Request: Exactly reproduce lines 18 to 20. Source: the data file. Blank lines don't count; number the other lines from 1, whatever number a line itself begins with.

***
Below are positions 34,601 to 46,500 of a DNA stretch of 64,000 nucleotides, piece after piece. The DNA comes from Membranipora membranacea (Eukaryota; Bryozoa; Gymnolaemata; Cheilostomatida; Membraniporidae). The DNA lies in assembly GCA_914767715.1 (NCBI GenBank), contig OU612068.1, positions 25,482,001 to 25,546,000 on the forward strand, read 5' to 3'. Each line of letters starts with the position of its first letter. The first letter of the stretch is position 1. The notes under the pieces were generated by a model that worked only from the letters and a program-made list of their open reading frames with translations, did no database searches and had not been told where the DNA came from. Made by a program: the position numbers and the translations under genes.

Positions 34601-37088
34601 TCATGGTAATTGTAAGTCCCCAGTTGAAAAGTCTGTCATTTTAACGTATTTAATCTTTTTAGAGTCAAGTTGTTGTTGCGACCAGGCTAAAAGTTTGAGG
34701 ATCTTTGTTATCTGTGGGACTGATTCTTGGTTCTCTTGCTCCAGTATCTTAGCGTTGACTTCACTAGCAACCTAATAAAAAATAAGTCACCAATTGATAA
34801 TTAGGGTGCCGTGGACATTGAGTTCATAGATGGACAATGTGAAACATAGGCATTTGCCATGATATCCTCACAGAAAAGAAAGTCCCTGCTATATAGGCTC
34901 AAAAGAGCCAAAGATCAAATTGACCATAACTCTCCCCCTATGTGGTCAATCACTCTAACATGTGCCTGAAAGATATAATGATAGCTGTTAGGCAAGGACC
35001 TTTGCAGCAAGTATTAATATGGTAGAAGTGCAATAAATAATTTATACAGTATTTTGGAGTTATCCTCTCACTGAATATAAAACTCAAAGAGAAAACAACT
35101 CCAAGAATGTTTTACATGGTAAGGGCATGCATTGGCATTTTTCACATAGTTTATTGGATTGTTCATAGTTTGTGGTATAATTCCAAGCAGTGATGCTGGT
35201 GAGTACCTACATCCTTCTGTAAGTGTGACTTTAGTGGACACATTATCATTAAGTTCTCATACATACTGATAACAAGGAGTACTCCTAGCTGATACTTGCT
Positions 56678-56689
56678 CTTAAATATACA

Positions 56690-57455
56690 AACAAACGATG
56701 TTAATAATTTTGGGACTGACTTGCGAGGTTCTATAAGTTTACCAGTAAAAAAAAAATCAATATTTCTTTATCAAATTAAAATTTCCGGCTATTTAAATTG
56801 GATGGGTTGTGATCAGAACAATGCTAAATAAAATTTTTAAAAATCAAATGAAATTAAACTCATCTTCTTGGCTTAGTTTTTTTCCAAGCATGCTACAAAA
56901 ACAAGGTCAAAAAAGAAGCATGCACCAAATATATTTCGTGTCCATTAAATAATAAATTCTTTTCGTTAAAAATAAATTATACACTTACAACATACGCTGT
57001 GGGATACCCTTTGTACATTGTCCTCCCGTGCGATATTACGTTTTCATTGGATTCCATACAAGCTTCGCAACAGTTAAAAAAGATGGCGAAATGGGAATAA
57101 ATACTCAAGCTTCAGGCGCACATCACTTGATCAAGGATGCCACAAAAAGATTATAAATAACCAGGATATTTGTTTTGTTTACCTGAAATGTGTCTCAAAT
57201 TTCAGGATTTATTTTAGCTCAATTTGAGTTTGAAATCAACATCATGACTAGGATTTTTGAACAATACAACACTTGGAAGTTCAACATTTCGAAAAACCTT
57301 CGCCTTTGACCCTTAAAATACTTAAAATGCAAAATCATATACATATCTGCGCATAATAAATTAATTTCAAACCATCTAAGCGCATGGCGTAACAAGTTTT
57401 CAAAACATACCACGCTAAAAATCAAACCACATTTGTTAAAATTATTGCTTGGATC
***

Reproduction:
57101 ATACTCAAGCTTCAGGCGCACATCACTTGATCAAGGATGCCACAAAAAGATTATAAATAACCAGGATATTTGTTTTGTTTACCTGAAATGTGTCTCAAAT
57201 TTCAGGATTTATTTTAGCTCAATTTGAGTTTGAAATCAACATCATGACTAGGATTTTTGAACAATACAACACTTGGAAGTTCAACATTTCGAAAAACCTT
57301 CGCCTTTGACCCTTAAAATACTTAAAATGCAAAATCATATACATATCTGCGCATAATAAATTAATTTCAAACCATCTAAGCGCATGGCGTAACAAGTTTT